COMBINE The COMBINE study will improve our understanding of how diet and gut microbiome composition influences healthy growth and neurological development in early childhood.
Delphi The Delphi project will develop a smart brain monitoring system for newborns that may have brain injury. The new system will help to detect the severity of brain damage as soon as possible enabling early intervention and appropriate therapies tailored to each individual baby.
Enrich The ENRICH study aims to understand the effects of lifestyles, sensory experiences and sleep patterns on the cognitive development of healthy infants.
Nested NESTED is a project which will develop, test and train an algorithm which can detect seizures in premature babies in the Neonatal Intensive Care Unit (NICU). It follows on from the ANSeR project, which focused on full-term babies. With NESTED, our researchers aim to develop a robust, reliable, automated seizure detection system for the detection of seizures in preterm neonates and facilitate prompt treatment.
Neuroprobe The NEUROPROBE study will develop cot-side devices which continuously assess brain health in preterm infants.  These innovative devices will analyse factors like brain electrical activity, oxygen levels and blood pressure. This data will be interpreted by algorithms which INFANT researchers have designed, to provide clinicians with an index of brain health for preterm infants. The ultimate goal is to achieve better standards of care in managing preterm babies in neonatal intensive care units worldwide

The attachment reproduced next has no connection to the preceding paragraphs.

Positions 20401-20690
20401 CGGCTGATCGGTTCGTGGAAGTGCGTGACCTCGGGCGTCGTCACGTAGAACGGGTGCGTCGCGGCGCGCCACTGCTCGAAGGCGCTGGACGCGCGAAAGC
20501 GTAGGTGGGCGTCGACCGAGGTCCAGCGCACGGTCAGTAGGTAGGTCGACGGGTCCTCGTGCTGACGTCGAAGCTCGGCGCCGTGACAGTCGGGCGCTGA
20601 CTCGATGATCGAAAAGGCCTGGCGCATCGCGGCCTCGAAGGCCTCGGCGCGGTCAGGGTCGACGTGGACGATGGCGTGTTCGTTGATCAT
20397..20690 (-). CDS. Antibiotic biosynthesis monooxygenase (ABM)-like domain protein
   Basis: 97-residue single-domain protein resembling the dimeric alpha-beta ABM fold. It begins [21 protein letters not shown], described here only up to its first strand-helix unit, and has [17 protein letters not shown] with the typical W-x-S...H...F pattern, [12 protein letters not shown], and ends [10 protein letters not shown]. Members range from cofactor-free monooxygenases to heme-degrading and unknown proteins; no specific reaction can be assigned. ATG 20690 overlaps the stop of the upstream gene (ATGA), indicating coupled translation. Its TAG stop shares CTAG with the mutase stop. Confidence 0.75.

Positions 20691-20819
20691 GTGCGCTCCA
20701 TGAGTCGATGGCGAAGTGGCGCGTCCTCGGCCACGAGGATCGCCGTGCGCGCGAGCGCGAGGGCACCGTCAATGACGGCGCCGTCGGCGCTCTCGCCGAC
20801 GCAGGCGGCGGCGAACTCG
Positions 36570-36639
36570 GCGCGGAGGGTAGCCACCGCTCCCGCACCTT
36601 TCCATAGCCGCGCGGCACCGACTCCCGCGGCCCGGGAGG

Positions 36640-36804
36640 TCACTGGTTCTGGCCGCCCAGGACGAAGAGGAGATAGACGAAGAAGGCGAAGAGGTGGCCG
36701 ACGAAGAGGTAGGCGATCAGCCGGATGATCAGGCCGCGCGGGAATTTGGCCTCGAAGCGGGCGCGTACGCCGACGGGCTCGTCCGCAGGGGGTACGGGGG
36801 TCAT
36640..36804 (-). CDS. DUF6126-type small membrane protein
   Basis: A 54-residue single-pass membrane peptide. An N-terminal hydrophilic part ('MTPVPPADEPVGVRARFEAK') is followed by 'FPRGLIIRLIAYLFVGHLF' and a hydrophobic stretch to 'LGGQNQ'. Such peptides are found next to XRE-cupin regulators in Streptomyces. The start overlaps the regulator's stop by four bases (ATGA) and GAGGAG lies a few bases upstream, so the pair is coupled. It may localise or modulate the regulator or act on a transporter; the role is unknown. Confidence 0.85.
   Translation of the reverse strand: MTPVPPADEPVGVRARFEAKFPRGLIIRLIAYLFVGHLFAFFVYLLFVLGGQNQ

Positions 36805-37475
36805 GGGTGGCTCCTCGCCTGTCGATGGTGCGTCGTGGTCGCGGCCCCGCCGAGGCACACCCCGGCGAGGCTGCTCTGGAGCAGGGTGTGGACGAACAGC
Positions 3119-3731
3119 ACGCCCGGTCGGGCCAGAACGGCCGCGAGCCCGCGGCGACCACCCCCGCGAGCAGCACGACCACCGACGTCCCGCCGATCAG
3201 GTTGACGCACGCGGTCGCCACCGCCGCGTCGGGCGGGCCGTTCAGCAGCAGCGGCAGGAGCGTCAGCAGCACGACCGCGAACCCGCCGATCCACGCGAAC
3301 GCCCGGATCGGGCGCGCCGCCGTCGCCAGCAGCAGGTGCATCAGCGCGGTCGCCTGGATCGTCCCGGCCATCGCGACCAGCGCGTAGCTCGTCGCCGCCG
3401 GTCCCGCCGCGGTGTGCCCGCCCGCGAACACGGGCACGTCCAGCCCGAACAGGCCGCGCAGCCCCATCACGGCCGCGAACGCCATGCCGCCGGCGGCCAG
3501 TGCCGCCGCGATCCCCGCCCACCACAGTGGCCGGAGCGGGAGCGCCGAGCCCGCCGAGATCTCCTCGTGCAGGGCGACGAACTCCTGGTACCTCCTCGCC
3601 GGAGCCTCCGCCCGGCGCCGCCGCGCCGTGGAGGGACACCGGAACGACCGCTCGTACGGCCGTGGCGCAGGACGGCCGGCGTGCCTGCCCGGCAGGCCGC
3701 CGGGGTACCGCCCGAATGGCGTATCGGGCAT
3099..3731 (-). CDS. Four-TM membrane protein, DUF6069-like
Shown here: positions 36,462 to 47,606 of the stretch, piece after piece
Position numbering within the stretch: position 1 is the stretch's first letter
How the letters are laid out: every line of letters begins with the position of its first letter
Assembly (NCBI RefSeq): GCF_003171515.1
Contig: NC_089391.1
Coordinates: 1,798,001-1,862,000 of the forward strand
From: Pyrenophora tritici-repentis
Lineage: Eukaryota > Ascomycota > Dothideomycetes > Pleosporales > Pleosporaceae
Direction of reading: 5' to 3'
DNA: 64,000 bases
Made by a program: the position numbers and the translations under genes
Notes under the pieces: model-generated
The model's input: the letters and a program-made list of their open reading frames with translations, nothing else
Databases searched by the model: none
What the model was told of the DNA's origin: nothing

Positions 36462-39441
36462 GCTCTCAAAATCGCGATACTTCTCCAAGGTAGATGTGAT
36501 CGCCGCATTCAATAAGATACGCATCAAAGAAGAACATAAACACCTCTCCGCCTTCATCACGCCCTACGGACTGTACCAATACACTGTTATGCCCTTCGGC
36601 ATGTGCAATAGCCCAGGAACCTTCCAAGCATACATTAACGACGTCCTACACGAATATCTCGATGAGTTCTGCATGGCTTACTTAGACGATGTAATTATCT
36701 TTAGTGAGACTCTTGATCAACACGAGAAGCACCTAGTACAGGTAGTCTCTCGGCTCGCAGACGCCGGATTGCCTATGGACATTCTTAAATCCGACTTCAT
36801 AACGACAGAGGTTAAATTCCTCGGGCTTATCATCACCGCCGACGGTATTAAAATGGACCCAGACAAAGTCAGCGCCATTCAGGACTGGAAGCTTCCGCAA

PiNPoINT PiNPoINT (Personalised Nutrition for the Preterm Infant) aims to develop a nutritional strategy for preterm infants with a very low birth weight. Using real-time nutritional data collection and mointoring, INFANT researchers will address the knowledge gaps in nutritional requirements where very low birth weight infants are concerned.
Stop AD The SKIN Study is a range finding pilot study which is needed to establish the range of NMF and TEWL values in a healthy neonatal population. These data will be used to inform the STOP AD intervention trial, which will investigate the effect of early skin barrier protection on the prevention of eczema and food allergy in high risk children.

Department of Paediatrics & Child Health

Péidiatraic agus Sláinte Leanaí

Floor 2, Paediatric Unit, Cork University Hospital, Wilton, Cork,